Future options for NATO nuclear policy

The United States has maintained forward-deployed nuclear weapons in Europe for more than six decades. That may soon come to an end, argue Dr. Jeffrey A. Larsen, a retired Air Force command pilot and expert on arms control, in his Atlantic Council issue brief “Future Options for NATO Nuclear Policy.”

 Unless current trends are altered, US nuclear weapons may not have many years left before they are removed from NATO Europe through mechanisms driven by everything except a conscious Alliance decision. Larsen explores eleven alternatives NATO should consider for its nuclear future.

Findings of this issue brief include:

  • If current trends continue, maintaining the status quo of nuclear weapons stationed in Europe with modest technical updates is most likely in the near term.
  • At some point the United States will likely decide to end its long-standing deployment of nuclear forces in Europe, whether unilaterally, or at the request of its allies.
  • If NATO can determine that maintaining European-based non-strategic nuclear capabilities is critical to the long-term health of the Alliance, we may yet see another generation of nuclear burden sharing within the Alliance.

 “Larsen’s brief demonstrates the importance of an inclusive and frank debate within the Alliance about NATO’s deterrence posture to ensure that Alliance decisions about US nuclear weapons in Europe are based on strategic thought and consensus and not Alliance inertia and inaction” said Barry Pavel, Arnold Kanter Chair and director-designate of the Brent Scowcroft Center on International Security at the Atlantic Council.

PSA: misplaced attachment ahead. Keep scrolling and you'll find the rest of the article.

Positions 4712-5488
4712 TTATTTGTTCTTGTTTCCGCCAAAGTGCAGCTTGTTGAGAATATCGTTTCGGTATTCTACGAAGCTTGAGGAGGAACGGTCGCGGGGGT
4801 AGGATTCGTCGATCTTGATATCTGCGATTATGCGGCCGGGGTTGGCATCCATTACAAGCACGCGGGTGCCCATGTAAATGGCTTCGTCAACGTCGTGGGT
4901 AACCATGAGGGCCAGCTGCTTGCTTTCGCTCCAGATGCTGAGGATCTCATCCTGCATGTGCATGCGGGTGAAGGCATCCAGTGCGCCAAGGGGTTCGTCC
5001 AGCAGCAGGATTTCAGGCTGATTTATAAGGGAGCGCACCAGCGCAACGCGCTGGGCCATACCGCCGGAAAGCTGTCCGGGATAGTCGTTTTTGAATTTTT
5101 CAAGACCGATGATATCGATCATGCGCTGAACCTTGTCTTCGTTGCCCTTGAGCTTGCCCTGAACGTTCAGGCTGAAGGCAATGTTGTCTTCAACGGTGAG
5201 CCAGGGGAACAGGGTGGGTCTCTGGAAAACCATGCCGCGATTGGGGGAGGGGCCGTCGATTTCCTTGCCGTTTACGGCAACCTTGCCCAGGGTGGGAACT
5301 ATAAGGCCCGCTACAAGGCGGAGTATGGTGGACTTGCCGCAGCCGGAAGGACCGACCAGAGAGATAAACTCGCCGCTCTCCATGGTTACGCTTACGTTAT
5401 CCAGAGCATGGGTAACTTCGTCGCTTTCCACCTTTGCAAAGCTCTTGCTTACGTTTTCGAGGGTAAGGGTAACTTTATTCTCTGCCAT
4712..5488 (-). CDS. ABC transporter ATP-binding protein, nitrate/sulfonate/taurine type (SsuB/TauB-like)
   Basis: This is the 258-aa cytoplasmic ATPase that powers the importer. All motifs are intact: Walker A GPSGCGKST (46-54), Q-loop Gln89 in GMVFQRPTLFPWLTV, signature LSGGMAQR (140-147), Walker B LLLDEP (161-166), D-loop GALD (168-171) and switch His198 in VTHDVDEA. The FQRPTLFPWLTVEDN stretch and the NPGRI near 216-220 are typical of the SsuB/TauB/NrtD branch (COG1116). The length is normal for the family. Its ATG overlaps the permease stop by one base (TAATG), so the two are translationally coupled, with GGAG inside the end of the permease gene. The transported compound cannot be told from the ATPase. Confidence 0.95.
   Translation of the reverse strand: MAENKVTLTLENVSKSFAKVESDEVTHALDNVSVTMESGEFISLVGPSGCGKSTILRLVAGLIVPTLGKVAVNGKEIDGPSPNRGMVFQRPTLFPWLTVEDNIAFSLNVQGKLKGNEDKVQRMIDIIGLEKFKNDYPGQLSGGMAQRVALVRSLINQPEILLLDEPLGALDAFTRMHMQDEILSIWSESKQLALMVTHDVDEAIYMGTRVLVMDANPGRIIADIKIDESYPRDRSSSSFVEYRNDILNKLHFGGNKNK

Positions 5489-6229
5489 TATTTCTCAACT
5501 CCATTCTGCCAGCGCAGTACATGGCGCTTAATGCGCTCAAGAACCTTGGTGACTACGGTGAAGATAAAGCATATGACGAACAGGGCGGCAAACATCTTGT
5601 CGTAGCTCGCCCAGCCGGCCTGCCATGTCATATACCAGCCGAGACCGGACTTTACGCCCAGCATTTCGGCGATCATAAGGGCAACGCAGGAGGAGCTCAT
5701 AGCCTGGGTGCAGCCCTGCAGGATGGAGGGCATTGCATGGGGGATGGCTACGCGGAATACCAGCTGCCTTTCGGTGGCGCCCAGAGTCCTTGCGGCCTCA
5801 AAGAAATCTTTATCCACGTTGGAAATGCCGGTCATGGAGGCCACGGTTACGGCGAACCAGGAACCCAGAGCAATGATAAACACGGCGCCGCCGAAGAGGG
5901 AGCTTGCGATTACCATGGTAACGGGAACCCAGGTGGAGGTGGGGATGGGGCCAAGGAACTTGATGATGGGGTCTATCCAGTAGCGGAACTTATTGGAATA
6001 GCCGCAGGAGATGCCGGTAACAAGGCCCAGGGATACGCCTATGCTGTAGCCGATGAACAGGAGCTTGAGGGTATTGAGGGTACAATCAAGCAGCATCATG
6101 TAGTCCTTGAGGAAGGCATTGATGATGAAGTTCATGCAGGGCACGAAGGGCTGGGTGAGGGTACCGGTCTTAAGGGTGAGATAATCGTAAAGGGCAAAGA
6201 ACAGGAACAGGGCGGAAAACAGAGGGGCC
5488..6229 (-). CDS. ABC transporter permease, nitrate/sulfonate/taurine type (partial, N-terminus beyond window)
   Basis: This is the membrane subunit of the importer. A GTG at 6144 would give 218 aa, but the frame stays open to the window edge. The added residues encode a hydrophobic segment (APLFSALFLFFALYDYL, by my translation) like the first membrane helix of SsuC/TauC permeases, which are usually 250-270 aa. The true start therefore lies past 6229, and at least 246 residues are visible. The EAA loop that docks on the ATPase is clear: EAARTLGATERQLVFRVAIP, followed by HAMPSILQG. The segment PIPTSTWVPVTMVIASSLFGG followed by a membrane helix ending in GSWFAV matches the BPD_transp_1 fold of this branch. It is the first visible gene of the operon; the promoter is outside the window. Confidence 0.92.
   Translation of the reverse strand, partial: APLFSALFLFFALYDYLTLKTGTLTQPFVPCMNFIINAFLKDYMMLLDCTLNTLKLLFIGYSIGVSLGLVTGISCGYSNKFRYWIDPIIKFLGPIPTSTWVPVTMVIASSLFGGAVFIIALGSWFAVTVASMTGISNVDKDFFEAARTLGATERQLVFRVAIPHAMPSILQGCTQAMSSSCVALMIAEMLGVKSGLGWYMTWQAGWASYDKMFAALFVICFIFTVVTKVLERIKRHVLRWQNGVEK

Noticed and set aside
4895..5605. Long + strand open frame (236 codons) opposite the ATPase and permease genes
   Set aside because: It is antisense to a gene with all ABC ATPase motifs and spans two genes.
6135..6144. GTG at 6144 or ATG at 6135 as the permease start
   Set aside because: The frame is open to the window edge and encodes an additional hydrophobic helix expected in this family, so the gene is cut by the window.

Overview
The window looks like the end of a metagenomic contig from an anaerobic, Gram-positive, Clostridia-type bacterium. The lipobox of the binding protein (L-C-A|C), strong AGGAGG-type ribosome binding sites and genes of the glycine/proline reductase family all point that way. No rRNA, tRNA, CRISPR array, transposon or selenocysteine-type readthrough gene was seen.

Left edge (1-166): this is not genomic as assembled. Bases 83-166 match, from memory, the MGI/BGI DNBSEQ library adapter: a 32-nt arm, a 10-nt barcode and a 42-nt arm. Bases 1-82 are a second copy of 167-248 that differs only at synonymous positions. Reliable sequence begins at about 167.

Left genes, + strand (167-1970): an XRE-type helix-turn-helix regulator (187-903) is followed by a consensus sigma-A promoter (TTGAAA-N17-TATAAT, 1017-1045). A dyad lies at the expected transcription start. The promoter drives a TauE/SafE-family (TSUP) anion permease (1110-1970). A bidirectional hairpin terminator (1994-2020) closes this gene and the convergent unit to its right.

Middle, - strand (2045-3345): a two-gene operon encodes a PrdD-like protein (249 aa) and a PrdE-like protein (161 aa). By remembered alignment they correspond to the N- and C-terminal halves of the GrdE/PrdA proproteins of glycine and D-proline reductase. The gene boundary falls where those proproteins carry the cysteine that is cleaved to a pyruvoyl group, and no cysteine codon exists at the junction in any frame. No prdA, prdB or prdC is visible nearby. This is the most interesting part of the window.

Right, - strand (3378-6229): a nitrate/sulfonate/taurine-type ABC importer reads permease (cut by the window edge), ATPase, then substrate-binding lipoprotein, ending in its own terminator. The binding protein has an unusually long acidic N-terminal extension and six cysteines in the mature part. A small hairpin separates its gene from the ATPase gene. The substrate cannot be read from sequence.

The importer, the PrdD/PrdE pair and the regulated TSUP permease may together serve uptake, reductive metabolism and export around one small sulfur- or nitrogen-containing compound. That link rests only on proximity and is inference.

This issue brief builds on the Atlantic Council’s work on NATO nuclear issues, including “Nuclear Issues for NATO After the Strategic Concept,” published last month by former Under Secretary of Defense for Policy Walt Slocombe. In that brief, Slocombe argues that the NATO Strategic Concept leaves unanswered important questions about NATO’s future nuclear doctrine, posture, and capabilities that could prove a source of tension within the Alliance in the months and years ahead.

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